When doctors look at X-rays, they aren't surprised to see calcium deposits around or inside the heart. The location of those deposits may predict future cardiac events. There can be several causes of these calcium deposits in or near the heart.
Calcium deposits may develop on the inner walls of your coronary arteries, around any of your heart valves, and even in the space right outside the heart.
Calcium deposits begin when excess calcium in your blood is deposited over a layer of arteriosclerotic plaque. The deposit soon becomes hard but brittle.
Arteriosclerotic plaque starts building up when damaged vessels attract a combination of white blood cells and cholesterol. Risk factors that predispose to arteriosclerosis significantly increase your risk of calcium deposits.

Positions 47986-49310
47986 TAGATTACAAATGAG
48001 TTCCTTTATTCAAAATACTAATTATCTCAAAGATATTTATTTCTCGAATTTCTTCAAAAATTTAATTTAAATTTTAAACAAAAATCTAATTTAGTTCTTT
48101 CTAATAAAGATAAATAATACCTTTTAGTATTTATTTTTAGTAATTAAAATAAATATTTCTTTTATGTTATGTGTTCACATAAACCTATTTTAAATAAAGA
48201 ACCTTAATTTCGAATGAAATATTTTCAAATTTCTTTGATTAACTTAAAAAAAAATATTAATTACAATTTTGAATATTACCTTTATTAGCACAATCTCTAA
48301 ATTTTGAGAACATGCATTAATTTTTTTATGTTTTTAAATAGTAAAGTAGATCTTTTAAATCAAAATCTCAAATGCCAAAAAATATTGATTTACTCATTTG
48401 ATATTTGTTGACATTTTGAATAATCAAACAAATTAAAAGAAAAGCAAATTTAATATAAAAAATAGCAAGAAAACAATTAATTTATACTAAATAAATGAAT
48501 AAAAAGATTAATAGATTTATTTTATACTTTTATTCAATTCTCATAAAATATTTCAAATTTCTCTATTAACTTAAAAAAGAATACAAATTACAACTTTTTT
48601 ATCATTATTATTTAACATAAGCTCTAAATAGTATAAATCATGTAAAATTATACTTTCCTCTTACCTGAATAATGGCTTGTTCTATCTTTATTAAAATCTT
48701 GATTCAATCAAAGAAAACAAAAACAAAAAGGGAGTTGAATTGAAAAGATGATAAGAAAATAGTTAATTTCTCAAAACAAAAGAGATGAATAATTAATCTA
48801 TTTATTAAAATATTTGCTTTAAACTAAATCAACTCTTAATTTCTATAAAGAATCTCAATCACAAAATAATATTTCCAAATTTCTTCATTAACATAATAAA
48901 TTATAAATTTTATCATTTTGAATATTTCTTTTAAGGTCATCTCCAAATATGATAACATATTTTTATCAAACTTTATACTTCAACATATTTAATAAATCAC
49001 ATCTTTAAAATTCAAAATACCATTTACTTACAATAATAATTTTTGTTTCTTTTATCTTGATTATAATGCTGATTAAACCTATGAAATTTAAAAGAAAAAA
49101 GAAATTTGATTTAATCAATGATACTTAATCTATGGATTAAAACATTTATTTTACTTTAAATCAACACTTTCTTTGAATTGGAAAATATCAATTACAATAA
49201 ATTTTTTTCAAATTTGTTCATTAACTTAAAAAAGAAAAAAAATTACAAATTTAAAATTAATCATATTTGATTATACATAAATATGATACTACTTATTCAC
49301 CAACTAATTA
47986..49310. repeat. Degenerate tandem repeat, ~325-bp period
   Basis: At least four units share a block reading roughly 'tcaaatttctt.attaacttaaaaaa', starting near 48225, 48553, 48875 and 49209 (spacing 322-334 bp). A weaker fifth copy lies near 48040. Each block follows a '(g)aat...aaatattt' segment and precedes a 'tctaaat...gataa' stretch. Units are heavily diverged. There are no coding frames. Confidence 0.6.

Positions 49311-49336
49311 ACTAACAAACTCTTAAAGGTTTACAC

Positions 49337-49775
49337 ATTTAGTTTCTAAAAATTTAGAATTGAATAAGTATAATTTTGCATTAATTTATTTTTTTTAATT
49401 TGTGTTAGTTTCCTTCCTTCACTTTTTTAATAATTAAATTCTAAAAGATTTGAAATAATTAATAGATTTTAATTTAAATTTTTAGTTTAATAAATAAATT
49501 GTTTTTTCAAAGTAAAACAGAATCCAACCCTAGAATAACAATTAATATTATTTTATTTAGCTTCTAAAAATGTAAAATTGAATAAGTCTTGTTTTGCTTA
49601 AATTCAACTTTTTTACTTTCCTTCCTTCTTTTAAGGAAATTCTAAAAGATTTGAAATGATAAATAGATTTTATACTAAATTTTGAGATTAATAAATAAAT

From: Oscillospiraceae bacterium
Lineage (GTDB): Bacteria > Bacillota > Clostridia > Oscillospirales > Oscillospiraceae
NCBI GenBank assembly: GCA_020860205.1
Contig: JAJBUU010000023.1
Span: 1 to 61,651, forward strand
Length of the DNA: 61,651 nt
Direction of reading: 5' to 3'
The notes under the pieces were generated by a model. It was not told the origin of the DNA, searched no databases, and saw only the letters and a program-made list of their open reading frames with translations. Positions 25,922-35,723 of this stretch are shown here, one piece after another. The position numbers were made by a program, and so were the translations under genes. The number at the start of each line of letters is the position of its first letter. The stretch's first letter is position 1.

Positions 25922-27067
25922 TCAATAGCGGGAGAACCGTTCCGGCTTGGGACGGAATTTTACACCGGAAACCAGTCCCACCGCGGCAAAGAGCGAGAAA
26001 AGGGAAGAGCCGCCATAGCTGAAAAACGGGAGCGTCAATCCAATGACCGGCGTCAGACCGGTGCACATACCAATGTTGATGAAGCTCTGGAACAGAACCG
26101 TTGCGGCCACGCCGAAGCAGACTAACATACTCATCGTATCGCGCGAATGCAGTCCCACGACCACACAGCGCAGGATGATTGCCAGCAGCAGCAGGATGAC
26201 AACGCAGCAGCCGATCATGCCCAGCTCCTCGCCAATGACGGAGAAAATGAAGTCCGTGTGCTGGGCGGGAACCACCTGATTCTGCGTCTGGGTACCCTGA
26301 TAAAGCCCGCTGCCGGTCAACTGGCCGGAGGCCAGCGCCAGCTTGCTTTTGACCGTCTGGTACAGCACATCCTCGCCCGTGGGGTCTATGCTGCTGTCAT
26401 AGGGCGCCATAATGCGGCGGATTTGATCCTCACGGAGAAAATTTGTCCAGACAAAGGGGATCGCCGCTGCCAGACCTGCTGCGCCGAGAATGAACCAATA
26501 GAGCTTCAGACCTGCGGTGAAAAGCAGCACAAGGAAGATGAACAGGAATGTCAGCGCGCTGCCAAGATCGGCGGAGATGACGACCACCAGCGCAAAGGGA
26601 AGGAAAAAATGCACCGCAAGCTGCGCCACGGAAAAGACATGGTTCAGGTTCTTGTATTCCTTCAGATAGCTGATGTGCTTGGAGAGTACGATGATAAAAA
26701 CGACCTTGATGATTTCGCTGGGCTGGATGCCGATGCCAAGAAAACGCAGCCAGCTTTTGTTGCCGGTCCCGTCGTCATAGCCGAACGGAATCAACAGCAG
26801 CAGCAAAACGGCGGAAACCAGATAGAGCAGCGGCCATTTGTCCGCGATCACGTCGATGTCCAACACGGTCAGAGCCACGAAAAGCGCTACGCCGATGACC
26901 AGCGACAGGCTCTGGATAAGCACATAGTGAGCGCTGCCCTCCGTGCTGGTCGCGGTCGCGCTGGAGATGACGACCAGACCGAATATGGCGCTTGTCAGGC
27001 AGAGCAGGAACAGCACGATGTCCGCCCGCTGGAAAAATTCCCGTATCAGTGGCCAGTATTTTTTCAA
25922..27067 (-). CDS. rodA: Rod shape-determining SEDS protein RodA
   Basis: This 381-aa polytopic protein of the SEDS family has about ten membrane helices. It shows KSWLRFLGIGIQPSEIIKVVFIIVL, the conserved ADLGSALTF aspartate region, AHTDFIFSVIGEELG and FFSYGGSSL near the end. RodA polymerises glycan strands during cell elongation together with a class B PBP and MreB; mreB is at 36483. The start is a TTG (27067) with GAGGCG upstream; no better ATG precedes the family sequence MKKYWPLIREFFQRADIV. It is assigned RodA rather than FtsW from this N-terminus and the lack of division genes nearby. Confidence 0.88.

Older people have a higher incidence of calcium deposits, most likely because they are more prone to atherosclerosis. Other risk factors include diabetes, high blood pressure, obesity, smoking, and alcohol abuse. People with a poor lipid panel (elevated triglycerides and LDL plus low levels of HDL) are also more prone to calcium deposits.
You can reduce your risk of calcium deposits by maintaining a healthy body weight, controlling chronic diseases like diabetes and high blood pressure, exercising regularly, and eating a heart-healthy diet low in fat and cholesterol.